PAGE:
Angels have weak link at closer

Leave a comment

Fuentes_Brian.standard[1].jpgThe Los Angeles Angels look like a solid championship contender this season.

They’ve got a good offense (1st in AL in hitting, 2nd in runs), speed on the bases (2nd in steals), a decent defense (6th in UZR) and a solid starting rotation that has improved with the addition of Scott Kazmir.

The weakness, if they have one, seems to be at closer, where the Angels replaced the record-setting (and expensive) Francisco Rodriguez with the crafty (and less expensive) journeyman Brian Fuentes.

Fuentes hasn’t been a disaster, saving 41 games. But he has blown seven save opportunities and been shaky enough at times to prompt manager Mike Scioscia to give rookie Kevin Jepsen some time in the ninth inning.

So, should the Angels replace Fuentes?

(Note: We’re not going to pin Wednesday night’s loss entirely on Fuentes, as he did have Nick Green struck out twice, only to be foiled by bad calls)

Eno Sarris breaks down the problem nicely over at Fangraphs, pointing out that Fuentes has pretty much given up on his curveball, and has lost velocity – and perhaps most alarmingly, a ton of movement – on his slider.

A case could certainly be made that Jepsen would make a better closer than Fuentes.

Jepsen does own the blazing fastball of a traditional closer (96.4 MPH this year), and with his two primary pitches coming down the pipe over 90 MPH (he owns a 90 MPH cutter that’s been worth 2.5 runs this year) he is a decent change of pace from Fuentes.

In fact, Jepsen profiles very differently from Fuentes in other ways. Fuentes is more of a fly-baller (46.9% fly balls), while Jepsen is inducing ground balls in bunches this year (58.6% ground balls). Jepsen is doing a great job supressing line drives (13.6%), and batters are centering Fuentes better (17.5%).

The big question is if Jepsen can continue to keep his walk rate down, as it was a bit of an issue in the minor leagues, and how well he can adjust to playoff pressure as a closer. For his part, he says he’s ready.

“Everybody has to have their first playoff experience — you’ve got to start somewhere,” said Jepsen, the setup man who has emerged as the team’s top reliever in the second half. “I can’t wait. I feel like I will feed off the energy, whether we’re home or away.”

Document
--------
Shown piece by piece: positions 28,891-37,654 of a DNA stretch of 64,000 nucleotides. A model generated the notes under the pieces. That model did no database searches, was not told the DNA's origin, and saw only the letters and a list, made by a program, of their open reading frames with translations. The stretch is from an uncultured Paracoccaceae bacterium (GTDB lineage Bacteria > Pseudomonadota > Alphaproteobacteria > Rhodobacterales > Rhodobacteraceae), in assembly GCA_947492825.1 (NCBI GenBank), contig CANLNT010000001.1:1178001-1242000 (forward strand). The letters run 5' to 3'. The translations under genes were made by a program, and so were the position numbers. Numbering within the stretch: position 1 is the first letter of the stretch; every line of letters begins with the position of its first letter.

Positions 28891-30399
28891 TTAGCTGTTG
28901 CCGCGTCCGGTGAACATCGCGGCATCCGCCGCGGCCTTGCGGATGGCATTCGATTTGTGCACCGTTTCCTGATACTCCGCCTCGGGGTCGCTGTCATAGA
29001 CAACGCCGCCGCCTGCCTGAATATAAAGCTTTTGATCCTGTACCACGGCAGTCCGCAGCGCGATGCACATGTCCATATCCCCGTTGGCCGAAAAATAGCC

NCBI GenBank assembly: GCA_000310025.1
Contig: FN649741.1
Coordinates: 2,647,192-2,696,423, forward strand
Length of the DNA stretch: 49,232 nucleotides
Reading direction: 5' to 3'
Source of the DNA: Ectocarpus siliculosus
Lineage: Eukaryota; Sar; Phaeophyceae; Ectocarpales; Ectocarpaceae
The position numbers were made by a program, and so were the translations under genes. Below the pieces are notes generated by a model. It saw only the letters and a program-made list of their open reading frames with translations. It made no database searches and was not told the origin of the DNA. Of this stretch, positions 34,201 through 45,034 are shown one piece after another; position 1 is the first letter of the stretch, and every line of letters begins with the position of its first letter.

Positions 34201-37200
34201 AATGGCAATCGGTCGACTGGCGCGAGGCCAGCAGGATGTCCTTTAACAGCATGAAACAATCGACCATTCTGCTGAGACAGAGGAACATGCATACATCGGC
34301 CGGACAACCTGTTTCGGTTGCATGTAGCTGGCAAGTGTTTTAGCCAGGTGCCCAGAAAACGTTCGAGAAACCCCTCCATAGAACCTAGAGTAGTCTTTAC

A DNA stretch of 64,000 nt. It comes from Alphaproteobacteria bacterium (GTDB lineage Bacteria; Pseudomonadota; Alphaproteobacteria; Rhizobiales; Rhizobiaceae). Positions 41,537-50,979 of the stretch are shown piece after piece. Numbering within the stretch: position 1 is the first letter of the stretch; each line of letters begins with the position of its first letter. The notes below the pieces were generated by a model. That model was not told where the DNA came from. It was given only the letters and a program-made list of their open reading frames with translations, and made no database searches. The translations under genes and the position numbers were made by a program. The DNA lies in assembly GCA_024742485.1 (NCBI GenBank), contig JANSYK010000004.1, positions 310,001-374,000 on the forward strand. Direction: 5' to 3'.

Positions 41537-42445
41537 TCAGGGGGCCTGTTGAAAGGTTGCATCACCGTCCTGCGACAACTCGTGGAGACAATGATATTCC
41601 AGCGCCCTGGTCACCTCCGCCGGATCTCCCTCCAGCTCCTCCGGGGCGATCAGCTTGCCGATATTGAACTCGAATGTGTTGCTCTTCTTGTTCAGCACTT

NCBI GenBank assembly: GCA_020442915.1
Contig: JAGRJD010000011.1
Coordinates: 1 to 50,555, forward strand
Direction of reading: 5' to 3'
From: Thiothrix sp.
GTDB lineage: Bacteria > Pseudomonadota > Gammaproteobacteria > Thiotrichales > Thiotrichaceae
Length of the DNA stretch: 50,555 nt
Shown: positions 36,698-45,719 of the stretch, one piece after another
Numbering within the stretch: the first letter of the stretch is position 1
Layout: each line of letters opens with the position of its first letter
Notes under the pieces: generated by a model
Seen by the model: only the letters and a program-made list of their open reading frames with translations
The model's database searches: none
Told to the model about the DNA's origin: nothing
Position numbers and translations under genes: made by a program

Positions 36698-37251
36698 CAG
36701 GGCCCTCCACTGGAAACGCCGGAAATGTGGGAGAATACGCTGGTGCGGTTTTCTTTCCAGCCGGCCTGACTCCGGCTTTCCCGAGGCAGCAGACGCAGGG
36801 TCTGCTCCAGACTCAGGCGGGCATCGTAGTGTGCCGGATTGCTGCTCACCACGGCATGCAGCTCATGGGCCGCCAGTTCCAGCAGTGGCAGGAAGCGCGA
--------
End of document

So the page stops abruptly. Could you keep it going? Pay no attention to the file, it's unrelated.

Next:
I think it would be wise for Scioscia to take a long look at Jepsen down the stretch this month, and if he continues to look good, at least consider using both pitchers in save situations. Can’t hurt to have some insurance.

******

If you Twitter, and are think you might get kicked off Facebook, follow me at @Bharks.

Giants nearing deal with Cameron Maybin

Cameron Maybin
Getty Images
1 Comment

The Giants are finalizing a minor league deal for free agent outfielder Cameron Maybin, according to Andrew Baggarly and Ken Rosenthal of The Athletic. The team has not confirmed the signing, but it’s in keeping with their stated goal of adding more veteran presence and outfield options to their roster in advance of the 2019 season.

Maybin, 31, appeared in back-to-back gigs with the Marlins and Mariners in 2018. He slashed an underwhelming .249/.326/.336 with four home runs, 10 stolen bases (in 15 chances), a .662 OPS, and 0.5 fWAR through 384 plate appearances for the two clubs, a clear improvement over his totals in 2017 but still shy of the career numbers he posted with the Padres all the way back in 2011. It’s not only his offense that has tanked, but his speed and defense in center field, all of which he’ll try to improve as he jockeys for a roster spot in camp this month.

The Giants’ outfield has been largely depleted of any kind of consistent talent lately, especially taking into account the recent departures of Hunter Pence, Gregor Blanco, and Gorkys Hernández. Even with the acquisition of, say, All-Star right fielder Bryce Harper, there’s nothing standing in the way of Maybin and fellow veteran signee Gerardo Parra grabbing hold of full- or part-time roles this year, though they’ll need to outperform candidates like Chris Shaw, Steven Duggar, Drew Ferguson, Mac Williamson, Austin Slater, Craig Gentry, Mike Gerber, and others first.

In a previous report on Friday, Baggarly revealed that a “handshake understanding” had been established with several veteran players already this offseason, all but guaranteeing them regular starting opportunities over the course of the season. How those agreements will be affected by spring training performances remains to be seen, but at least for now, the Giants appear prepared to give their newest players a long leash as they try to get back on top in the NL West.